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    1942 Grandma Moses Painting

    Appraised Value:


    Appraised on: July 31, 2004

    Appraised in: Memphis, Tennessee

    Appraised by: Alan Fausel

    Category: Paintings & Drawings

    Episode Info: Fame & Fortune (#1016)
    Memphis, Hour 2 (#909)

    Originally Aired: February 28, 2005

    slideshow IMAGE: 1 of 1  

    More Like This:

    Form: Landscape
    Material: Paint
    Period / Style: 20th Century
    Value Range: $60,000

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    Appraisal Video: (3:42)


    Appraised By:

    Alan Fausel
    Paintings & Drawings
    Vice President Director of Fine Arts

    Appraisal Transcript:
    GUEST: This has been in our family since Grandma Moses painted it.

    APPRAISER: So it's a painting by Anna Mary Robertson-- Grandma Moses.

    GUEST: Better known as Grandma Moses, a resident of Eagle Bridge, New York. We had a home in Cambridge, New York, and we would drive four, five miles down to Eagle Bridge for two purposes: one was to pick up peach preserve, which Grandma Moses put up for us every summer, and in doing that we discovered on her dining room table these fresh paintings that she had just finished. And if we chose to buy one, we could have one, and she would frame it right there on the dining room table.

    APPRAISER: That's great. How old do you think she was at that time?

    GUEST: Well, she was an elderly woman and had only started painting in her late 80s. We knew her from about 1940, and so this was before she really became famous. But she was just a wonderful friend of the family. And she would let my mother buy these paintings, which she thought had relatively little value, and I guess my mother did, too, and probably bought eight or ten paintings in all, and my guess would be for perhaps under ten dollars each.

    APPRAISER: It's interesting, Grandma Moses started painting, actually you're right, late in life. She was born in 1860. In the late '30s she picked up painting. She had done needlework pictures and then started painting. She was promoted by a gallery in New York, by a fellow named Otto Kallir, and she started having shows around New York and international shows as well. The painting is this great original in this primitive style and that's what really makes it-- this lovely primitive style, these charming little people here. It's signed down here: "Moses," although her name is Robertson. Was the house there when you were there?

    GUEST: Oh, yes. It was the original house where we knew her before she got famous and they built her a swell home.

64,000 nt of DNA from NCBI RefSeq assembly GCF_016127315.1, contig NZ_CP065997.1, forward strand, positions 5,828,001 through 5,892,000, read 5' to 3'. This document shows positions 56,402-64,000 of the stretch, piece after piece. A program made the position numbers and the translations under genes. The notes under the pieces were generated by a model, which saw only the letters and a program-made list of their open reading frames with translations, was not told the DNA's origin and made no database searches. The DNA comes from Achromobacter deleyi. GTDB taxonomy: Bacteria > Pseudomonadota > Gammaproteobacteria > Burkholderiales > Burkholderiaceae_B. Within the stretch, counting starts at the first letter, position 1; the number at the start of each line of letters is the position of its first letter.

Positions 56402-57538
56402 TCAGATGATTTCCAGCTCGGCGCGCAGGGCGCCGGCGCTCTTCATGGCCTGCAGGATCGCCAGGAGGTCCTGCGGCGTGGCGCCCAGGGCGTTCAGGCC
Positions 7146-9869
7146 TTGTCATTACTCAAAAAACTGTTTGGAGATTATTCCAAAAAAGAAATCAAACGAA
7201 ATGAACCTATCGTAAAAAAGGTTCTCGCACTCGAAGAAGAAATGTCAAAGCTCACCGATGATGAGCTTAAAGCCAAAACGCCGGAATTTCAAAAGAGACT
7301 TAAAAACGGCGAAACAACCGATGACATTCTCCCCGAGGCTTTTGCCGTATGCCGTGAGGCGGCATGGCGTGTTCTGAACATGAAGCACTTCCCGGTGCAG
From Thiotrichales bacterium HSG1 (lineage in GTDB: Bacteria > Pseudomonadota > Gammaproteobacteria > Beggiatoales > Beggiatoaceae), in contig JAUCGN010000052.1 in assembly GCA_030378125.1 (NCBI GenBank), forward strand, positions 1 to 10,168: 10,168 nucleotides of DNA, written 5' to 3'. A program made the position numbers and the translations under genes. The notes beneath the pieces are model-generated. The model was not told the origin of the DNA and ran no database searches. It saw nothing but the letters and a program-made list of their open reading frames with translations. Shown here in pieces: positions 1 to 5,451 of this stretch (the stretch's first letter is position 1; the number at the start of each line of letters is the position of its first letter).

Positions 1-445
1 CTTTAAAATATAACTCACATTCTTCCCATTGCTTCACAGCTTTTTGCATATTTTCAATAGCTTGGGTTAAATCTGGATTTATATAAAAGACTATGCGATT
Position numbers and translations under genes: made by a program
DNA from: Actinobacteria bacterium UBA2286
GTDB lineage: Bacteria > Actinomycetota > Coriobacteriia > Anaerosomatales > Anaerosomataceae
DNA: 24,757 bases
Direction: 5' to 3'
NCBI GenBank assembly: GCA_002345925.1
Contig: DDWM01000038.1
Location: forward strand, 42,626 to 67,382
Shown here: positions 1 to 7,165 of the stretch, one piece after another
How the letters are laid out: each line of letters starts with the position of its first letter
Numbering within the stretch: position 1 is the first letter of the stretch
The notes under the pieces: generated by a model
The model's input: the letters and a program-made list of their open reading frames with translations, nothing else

APPRAISER: This is one of her best subjects, the checkerboard house. That is one of the pieces that people really are enthusiastic about.

    GUEST: Something that might be as interesting, there are very few Grandma Moses paintings of something other than a winter scene.

    APPRAISER: That's right. It's a fabulous one, in great condition. You said you had many more of them.

    GUEST: When our parents died, my brother and sister and I split up the paintings. We originally had about ten. My brother and sister are still up in New England and they have about three each. And at some point, my mother gave one of the best away to a New York appraiser in exchange for an appraisal. We were a little upset about that.

    APPRAISER: That's an expensive appraisal. Have you had this one appraised?

    GUEST: Probably 40 years ago we got a letter from a gallery in New York suggesting it might have a value based on that size of perhaps $10,000. But we have absolutely no idea its current value.

    APPRAISER: And you aren't planning on selling it?

    GUEST: No, no-- this'll stay in the family.

    APPRAISER: I want to show you something else is the fact that on the back here we have her label. And it shows her picture and the actual date when this was painted-- September 2, 1942-- entitled "The Old Checkered House." And then an inventory number. This painting is a very good one. I would think right now if I were to insure it, I'd put insurance value of about $60,000 on it.

    GUEST: (laughs) I don't want to say "wow" because that's what everyone says. But that's... really, it doesn't surprise me. She's a famous artist.

    APPRAISER: Well, it's a super painting, and thank you.

    GUEST: Thank you very much. I appreciate it.

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